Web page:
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the red planet
July 22, 2014

If you can't make it to Mars, Hawaii is the next big thing.

On Friday, the second Hawaii Space Exploration Analog and Simulation mission (Hi-SEAS 2) will come to an end on Hawaii's Mauna Loa volcano. On March 28, six crew members went there to live in a 36-foot wide, solar-powered structure meant to mimic a "Mars habitat," Space.com reports. During their four months on "Mars," the crew worked on improving space walks, looked at how plants grow under different wavelengths of light, and even took treks in fake spacesuits, the only time they left their home.

(Facebook/Hawaii Space Exploration Analog and Simulation)

The point of Hi-SEAS is to "test what will be necessary for future astronauts to live on the surface of Mars for an extended period of time," Cmd. Casey Steadman, an officer in the U.S. Air Force Reserve, wrote in a blog post. "The challenges future human missions to Mars will face are not easily duplicated on Earth. But through careful planning, analog studies can simulate some [of] the factors in order to better prepare us." Catherine Garcia

Only in America
July 3, 2015
David McNew/Getty Images

A Little Rock, Arkansas, man lodged a complaint with the local NBC affiliate over its peacock logo, charging it included "colors of gays" to show support for the Supreme Court's same-sex marriage ruling. Don Stair said the logo was "a disgrace" and vowed to switch to ABC. The station responded that its multicolored NBC peacock — which dates from 1956 — is the "same logo as always." The Week Staff

This is sad
July 3, 2015

As America continues its slow, miserable climb out of the 2008 recession, wage stagnation is becoming a bigger concern. On Thursday, the Bureau of Labor Statistics' jobs report showed that wage growth effectively remains flat. It's a trend that has actually defined most of the 21st century — and, at least in comparison to one particularly well-off group, the depressingly slow growth of worker compensation goes back further still:

(Economic Policy Institute)

Since 1978, CEO compensation has risen 90 times faster than the average worker's, the liberal Economic Policy Institute shows in the above graph. That's not CEO pay vs. worker pay; that's just rates of growth.

The average CEO made $1.5 million, after adjusting for inflation, in 1978, EPI says. He or she now makes $16.3 million. The salary of the average worker, however, has risen from $48,000 to just $53,200. CEOs at top firms now make over 300 times more than the average worker. Nico Lauricella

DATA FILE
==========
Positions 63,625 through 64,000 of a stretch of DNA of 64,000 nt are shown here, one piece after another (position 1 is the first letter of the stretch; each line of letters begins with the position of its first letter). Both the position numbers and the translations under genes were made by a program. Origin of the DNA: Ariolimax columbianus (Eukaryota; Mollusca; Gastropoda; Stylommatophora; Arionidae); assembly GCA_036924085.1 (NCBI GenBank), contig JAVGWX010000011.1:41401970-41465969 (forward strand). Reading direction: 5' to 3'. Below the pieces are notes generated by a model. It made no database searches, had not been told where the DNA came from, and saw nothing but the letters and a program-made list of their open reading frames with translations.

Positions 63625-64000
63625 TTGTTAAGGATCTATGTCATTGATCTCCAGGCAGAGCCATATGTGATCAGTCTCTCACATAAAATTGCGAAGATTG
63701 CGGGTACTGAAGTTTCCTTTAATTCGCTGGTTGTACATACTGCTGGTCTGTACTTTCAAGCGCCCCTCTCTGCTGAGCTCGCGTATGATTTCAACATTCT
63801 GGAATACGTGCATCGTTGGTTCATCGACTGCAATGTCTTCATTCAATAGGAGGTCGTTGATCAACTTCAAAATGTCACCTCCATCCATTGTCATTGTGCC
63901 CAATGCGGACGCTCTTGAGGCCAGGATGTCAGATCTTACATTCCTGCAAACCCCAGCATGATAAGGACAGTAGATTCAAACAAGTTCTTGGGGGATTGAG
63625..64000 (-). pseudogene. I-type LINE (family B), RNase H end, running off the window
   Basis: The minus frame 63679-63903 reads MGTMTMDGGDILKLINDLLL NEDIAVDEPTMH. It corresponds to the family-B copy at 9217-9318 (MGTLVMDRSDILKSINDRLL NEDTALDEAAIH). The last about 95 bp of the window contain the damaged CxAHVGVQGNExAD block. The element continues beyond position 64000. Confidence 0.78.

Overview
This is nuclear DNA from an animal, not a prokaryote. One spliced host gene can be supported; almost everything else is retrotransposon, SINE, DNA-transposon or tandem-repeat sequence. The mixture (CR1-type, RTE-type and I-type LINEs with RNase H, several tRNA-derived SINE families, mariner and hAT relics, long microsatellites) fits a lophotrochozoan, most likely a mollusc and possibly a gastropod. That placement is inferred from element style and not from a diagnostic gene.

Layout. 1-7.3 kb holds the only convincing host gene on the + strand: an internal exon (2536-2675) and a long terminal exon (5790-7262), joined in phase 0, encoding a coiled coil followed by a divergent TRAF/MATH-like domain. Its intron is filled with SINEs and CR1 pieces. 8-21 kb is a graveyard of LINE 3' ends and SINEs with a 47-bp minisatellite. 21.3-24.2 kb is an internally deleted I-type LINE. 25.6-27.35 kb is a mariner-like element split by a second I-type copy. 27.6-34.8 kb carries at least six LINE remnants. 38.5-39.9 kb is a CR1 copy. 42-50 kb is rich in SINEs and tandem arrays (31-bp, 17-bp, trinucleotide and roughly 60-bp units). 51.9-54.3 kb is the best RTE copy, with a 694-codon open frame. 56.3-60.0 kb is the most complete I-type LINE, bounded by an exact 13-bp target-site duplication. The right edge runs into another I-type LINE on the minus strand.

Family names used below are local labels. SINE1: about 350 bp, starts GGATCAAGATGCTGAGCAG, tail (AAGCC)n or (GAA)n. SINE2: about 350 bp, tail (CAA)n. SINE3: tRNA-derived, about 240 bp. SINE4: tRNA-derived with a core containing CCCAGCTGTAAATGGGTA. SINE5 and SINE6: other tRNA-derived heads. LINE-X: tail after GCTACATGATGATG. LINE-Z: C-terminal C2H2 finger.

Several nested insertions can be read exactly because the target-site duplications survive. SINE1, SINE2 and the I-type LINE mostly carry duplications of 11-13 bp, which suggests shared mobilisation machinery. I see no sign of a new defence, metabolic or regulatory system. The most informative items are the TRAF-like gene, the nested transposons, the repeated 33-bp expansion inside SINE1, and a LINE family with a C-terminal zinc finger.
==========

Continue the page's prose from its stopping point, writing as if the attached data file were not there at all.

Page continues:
Science!
July 3, 2015
Jean Revillard/SI2/Global Newsroom via Getty Images

The Solar Impulse made history on Friday when it landed without incident in Hawaii. Flying about 5,000 miles from Japan and spending 118 hours in the air, the Impulse set records in distance and time for manned, solar-powered flights. The pilots Andre Borschberg and Bertrand Piccard, who switch off flying legs, are on a quest to circumnavigate the globe. Next stop: New York. Read more at BBC News. Nico Lauricella

Greek crisis
July 3, 2015
Milos Bicanski/Getty Images

In a short televised address Friday, Prime Minister Alexis Tsipras asked Greece to vote "no" on Sunday's bailout referendum. "I ask you to say no ultimatums, blackmail, and fear-mongering," he said. "No to divisions, no to those who want to spread panic." Polls show both sides neck-and-neck, and many Greeks are reportedly confused by the technical language of the referendum, which is over a bailout deal that is reportedly off the table. Tsipras tried to clear up the confusion, saying the vote is over a bad deal, "not Greece's participation in the euro." Read more at The New York Times. Nico Lauricella

Only in America
July 3, 2015
Neilson Barnard/Getty Images

A Jewish political action committee hired several Mexican day laborers to dress as Orthodox Jews and protest at the Gay Pride parade in New York City. After a reporter noticed that the men in Orthodox garb were clearly Hispanic, the Jewish Political Action Committee admitted it hired substitutes for its members "because of what they would see at the parade." The Week Staff

TPP
July 3, 2015
Hoang Dinh Nam/AFP via Getty Images

Nguyen Phu Trong will become the first leader of Vietnam's Communist Party to ever visit the United States when he meets with President Obama at the White House next week. They will reportedly discuss the Trans-Pacific Partnership, a trade agreement that would foster closer relations between the U.S., Vietnam, and 10 other Pacific Rim nations, as well as security concerns with China. The meeting is seen as a sign of growing ties between the two countries, and will mark the 20th anniversary of the opening of diplomatic relations following the Vietnam War. Read more at AFP. Nico Lauricella

General Lee
July 3, 2015
Frazer Harrison/Getty Images

You can't erase history, but maybe you can paint it over? Golf champ Bubba Watson announced on Thursday that he'll swap the Confederate flag atop his General Lee, the iconic car from the TV show Dukes of Hazzard, for an American one. In 2012, he purchased the car used in the first episode of the TV show.

Watson's tweet comes on the heels of TV Land's announcement that it would stop airing Dukes of Hazzard reruns because of the prominence of the flag in the show. After the murders at Emmanuel AME church in Charleston, South Carolina — allegedly by Dylann Roof, who has a history of white supremacy — the Confederate flag has been increasingly shunned. Nico Lauricella

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